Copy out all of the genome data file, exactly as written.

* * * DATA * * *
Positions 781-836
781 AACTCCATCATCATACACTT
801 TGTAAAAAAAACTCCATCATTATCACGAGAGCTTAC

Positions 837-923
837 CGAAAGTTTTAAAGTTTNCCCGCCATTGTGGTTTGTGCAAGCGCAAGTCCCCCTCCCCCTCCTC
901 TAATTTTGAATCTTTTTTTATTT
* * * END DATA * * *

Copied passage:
Positions 781-836
781 AACTCCATCATCATACACTT
801 TGTAAAAAAAACTCCATCATTATCACGAGAGCTTAC

Positions 837-923
837 CGAAAGTTTTAAAGTTTNCCCGCCATTGTGGTTTGTGCAAGCGCAAGTCCCCCTCCCCCTCCTC
901 TAATTTTGAATCTTTTTTTATTT